While Kubernetes supports imposing CPU and memory limits, there is no built-in way to set IO rate limits. Moreover, if one rogue pod causes a lot of IO, it can leave containerd (the container runtime) in a permanently degraded state, such that further attempts to start or stop pods continually time out. This compounds the problem, making it much more difficult to recover: the underlying processes may be successfully terminated, but if the state in Kubernetes hasn’t updated to reflect that, the pods’ controllers cannot create a replacement, resulting in visible downtime.

We faced this problem multiple times during November and have since gained a thorough understanding of how to effectively prevent it. Our mitigation involved writing a Kubernetes DaemonSet that monitors all new pods and applies cgroup IO limits for new compute nodes. Since then, we have had no cases of high IO causing problems for other tenants.

Noisy neighbor causing a high rate of internal API requests

While waking up a suspended database, we need to:

  1. Authenticate the user
  2. Assign an existing pod from the pool or start a new one
  3. Establish a connection between Neon’s proxy, Postgres, and the storage nodes. 

During this process, we can encounter transient errors. For example, if a connection is not established at the first attempt, any of the API calls could return a retriable error. This can be caused by kube-proxy rules propagating through the cluster non-atomically (e.g., a user tries connecting to the database right when it is scheduled to be suspended). For this type of internal error, we avoid spilling it to users and rely on an internal retry process.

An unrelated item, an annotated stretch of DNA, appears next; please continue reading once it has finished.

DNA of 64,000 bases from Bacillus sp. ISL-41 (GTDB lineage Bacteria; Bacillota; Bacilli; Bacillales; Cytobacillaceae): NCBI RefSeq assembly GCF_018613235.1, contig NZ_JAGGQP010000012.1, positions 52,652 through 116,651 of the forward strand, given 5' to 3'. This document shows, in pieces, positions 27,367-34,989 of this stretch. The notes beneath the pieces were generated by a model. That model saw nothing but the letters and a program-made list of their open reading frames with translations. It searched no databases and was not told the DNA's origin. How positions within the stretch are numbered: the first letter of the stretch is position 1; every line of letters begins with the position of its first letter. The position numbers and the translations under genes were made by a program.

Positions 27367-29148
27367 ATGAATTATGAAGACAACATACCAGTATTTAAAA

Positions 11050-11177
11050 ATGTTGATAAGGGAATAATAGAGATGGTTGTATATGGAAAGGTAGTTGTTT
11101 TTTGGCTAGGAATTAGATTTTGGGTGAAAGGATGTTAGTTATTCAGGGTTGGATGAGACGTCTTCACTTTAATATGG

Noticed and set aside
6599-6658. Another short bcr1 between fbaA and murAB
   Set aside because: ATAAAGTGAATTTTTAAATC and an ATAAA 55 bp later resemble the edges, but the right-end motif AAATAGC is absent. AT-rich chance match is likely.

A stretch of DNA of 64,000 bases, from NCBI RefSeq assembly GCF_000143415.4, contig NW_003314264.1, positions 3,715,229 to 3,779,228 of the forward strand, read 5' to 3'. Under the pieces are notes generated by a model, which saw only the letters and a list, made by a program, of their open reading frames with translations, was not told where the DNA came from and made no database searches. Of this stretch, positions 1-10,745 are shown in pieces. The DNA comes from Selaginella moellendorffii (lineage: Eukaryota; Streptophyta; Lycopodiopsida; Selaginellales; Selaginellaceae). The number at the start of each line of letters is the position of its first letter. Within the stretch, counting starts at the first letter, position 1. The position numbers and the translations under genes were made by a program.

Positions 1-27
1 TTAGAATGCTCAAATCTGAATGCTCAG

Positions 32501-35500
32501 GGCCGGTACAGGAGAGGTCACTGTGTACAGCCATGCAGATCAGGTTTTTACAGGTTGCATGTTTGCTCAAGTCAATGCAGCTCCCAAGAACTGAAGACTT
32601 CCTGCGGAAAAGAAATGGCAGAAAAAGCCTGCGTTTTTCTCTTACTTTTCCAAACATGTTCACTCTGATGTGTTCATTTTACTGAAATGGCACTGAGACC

We ran into issues with our retry implementation due to misalignment between systems regarding which error codes are considered retriable and which are not. Additionally, the absence of a rate limiter on one of the internal APIs led to instances where specific user activities triggered a surge in internal API requests. This surge, exacerbated by our retry logic, resulted in broader system issues. 

To address this issue and prevent it from recurring, we improved our implementation and set up rate limiters. Since then, we haven’t had a reoccurrence of this issue.


Several other incidents could be broadly classified as misconfiguration. The main reason is that some critical components are centralized across regions. This means any issue with them will have a global blast radius. 

We’re in the process of switching these components to region-local deployments, and aim to finish this project in January. This work will reduce the blast radius for any issues associated with these components, and allow the gradual rollout of specific changes.

The road ahead

Open source is at the core of everything we do. Neon is built by a global team of dedicated engineers, committed to leveling up the standard for cloud Postgres. We carefully designed our architecture, focusing on cloud independence, performance, and developer experience. 

As we approach general availability, our highest priority is ensuring the platform’s reliability and scalability. We’re grateful for all the support and feedback we received from the community, and we’ll continue to work together toward building the best Postgres service in the cloud.